The changing landscape of progressive multifocal leukoencephalopathy

Sachin Kedar, Joseph R. Berger

Research output: Contribution to journalArticlepeer-review

8 Scopus citations


Progressive multifocal leukoencephalopathy (PML) is a rare but devastating neurologic disease that affects the immunosuppressed population. The etiologic agent is a polyomavirus, JC virus-a double-stranded DNA virus with a high prevalence of infection globally. PML is believed to occur from reactivation of the latent virus infection caused by immunosuppression. After 1980, a dramatic increase in the incidence and prevalence of PML was attributed to the HIV/AIDS pandemic, with a decline noted after the introduction of highly active antiretroviral treatment (HAART). Newer populations are being added to the risk pool for the development of PML with the introduction of biologic agents that target specific arms of the immune system. Natalizumab and efalizumab seem to have the highest risk for the development of PML, although PML can develop with the other biologic agents. As more patients are treated with these agents, effective risk mitigation strategies are needed to prevent PML.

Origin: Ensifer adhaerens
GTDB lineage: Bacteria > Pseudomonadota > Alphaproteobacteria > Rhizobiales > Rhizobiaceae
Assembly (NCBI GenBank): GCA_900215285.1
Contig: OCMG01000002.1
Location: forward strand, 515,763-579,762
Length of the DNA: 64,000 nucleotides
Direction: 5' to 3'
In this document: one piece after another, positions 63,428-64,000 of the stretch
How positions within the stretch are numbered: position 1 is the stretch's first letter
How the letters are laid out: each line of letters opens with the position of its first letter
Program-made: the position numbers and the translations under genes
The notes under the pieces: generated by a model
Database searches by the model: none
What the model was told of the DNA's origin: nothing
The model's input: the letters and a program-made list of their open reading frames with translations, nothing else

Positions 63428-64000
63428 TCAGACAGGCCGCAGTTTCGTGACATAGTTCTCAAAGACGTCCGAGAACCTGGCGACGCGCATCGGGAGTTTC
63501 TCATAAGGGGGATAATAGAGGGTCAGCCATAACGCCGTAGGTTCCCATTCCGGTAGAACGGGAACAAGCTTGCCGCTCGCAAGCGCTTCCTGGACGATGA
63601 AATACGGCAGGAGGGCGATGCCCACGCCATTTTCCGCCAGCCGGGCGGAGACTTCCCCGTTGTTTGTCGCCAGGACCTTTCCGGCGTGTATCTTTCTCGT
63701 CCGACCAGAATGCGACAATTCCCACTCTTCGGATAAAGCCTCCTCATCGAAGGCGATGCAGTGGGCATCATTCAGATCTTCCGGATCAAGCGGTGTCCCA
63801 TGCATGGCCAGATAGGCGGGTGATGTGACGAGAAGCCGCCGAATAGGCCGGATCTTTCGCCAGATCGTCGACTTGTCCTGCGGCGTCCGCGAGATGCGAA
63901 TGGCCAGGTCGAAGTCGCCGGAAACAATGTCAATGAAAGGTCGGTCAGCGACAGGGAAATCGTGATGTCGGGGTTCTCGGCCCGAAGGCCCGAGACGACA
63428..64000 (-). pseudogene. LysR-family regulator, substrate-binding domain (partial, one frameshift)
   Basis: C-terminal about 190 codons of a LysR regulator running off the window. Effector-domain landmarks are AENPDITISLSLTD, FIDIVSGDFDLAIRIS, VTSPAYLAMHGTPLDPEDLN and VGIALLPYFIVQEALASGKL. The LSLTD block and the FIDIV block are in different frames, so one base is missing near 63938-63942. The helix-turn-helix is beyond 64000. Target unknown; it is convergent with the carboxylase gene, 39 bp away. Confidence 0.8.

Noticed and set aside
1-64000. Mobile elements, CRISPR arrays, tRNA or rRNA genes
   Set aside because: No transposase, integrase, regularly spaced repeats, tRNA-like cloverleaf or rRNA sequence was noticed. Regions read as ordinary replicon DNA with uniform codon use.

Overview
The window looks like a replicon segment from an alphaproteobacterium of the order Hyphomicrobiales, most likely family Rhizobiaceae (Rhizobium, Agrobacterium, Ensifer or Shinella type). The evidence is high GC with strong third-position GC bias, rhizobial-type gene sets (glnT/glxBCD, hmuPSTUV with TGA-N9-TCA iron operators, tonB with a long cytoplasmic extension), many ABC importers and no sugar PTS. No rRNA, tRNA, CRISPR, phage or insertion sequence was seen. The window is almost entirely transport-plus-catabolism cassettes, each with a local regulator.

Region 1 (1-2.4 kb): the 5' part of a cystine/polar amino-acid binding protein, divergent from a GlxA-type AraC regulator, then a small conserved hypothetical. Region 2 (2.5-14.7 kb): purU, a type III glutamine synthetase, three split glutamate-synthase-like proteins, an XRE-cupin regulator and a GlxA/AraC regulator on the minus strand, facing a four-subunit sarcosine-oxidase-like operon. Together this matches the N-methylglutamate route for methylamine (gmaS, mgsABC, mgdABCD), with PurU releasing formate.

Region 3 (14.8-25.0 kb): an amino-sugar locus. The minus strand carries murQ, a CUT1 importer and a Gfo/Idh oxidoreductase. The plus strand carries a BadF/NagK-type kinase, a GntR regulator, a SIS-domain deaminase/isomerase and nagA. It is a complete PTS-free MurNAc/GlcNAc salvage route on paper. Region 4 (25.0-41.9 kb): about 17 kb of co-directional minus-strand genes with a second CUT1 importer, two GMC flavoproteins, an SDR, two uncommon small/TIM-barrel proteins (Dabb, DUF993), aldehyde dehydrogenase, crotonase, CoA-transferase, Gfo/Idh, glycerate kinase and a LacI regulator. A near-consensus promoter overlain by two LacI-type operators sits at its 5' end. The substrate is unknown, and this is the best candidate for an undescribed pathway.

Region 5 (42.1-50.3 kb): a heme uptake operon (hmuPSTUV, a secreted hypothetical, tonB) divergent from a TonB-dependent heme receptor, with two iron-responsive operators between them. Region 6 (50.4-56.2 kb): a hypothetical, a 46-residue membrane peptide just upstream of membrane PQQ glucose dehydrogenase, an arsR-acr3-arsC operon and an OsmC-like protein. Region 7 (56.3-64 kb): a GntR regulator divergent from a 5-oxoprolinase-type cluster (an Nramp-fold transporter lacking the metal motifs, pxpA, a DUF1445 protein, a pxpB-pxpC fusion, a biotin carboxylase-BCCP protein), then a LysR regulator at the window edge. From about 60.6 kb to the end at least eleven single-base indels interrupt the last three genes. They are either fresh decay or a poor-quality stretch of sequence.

Original languageEnglish (US)
Pages (from-to)380-386
Number of pages7
JournalCurrent Infectious Disease Reports
Issue number4
StatePublished - Aug 2011
Externally publishedYes


  • AIDS
  • CLL
  • Chronic lymphocytic leukemia
  • Efalizumab
  • HIV
  • JC virus
  • Lymphoma
  • MS
  • Multiple sclerosis
  • Mycophenolate mofetil
  • Natalizumab
  • PML
  • Progressive multifocal leukoencephalopathy
  • Rheumatoid arthritis
  • Rituximab
  • SLE
  • Systemic lupus erythematosus

ASJC Scopus subject areas

  • Infectious Diseases


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